This would be my 4th running of the Edinburgh Marathon, my 5th race in 5 weeks and standing conventional training and recovery wisdom on its head my 5th marathon or Ultra in just under 4 months.
I'd managed to pick up a relatively late charity place, running for Cancer Research UK so my main objective was focussed on fundraising rather than on time, although I still wanted to finish in a time I wouldn't be embarrassed about.
I drove up to Edinburgh the night before and stayed with my brother Ross, we enjoyed a quiet Mexican meal with my choice of Nachos with Jalapeños having the inevitable and rapid side effects. Although I managed a good nights sleep,and a civilised 8am alarm I still contrived to arrive at a chilly and windy London Road fully an hour before the start.
Despite being one of over 7000 runners it was a curiously lonely experience, as the sole Dumfries Harrier running the full marathon, and a real contrast to the friendly and sociable Ultra marathon scene.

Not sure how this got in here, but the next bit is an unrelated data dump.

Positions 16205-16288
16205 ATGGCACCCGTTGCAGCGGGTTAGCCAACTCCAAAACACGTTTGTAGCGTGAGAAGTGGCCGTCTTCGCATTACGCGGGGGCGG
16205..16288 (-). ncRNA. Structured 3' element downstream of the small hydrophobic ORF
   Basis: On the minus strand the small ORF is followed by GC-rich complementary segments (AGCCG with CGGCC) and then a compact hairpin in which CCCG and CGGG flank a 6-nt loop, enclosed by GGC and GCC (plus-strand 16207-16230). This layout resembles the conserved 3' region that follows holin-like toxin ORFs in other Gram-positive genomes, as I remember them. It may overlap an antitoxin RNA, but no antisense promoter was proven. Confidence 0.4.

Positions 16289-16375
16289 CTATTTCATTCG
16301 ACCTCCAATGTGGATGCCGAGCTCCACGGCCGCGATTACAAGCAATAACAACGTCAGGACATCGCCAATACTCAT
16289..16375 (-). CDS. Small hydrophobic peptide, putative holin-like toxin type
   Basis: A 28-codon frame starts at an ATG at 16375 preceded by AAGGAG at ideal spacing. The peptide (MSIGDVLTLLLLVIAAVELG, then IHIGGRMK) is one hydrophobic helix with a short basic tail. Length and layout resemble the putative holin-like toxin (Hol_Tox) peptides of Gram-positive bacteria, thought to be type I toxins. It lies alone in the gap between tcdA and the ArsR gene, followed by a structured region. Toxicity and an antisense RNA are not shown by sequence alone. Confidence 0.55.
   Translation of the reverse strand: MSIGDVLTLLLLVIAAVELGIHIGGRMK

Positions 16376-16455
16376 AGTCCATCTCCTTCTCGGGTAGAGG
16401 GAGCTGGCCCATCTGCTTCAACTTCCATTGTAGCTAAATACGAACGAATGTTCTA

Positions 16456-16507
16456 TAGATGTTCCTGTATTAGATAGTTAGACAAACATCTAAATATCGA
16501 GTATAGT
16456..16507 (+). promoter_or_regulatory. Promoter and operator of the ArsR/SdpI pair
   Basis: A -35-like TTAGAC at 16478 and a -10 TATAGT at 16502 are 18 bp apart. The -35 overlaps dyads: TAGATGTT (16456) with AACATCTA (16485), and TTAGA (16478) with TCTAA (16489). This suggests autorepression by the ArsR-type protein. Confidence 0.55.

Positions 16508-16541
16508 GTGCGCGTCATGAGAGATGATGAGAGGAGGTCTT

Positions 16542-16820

Eschewing the sensible option of finding a coffee shop to stay warm in, I plonked myself on the pavement until I was so chilled I was shaking all over. Waiting 'till the last possible moment To put my bag on the baggage truck and made my way to the Red start pen, via two nerve induced toilet stops.
My appointed start pen was immediately behind the elite start, but knowing I wasn't in the same shape as my recent Malta marathon PB, I positioned myself right at the back of the 1000 or so runners.
I felt that with a following wind, I could average 8 minute miles to give me a finish in around 3 and a half hours, so immediately and rashly set off well below this at 7:30 - 7:45 pace!
It's well documented the the Edinburgh marathon starts in Edinburgh, but is really a tour of post industrial East Lothian.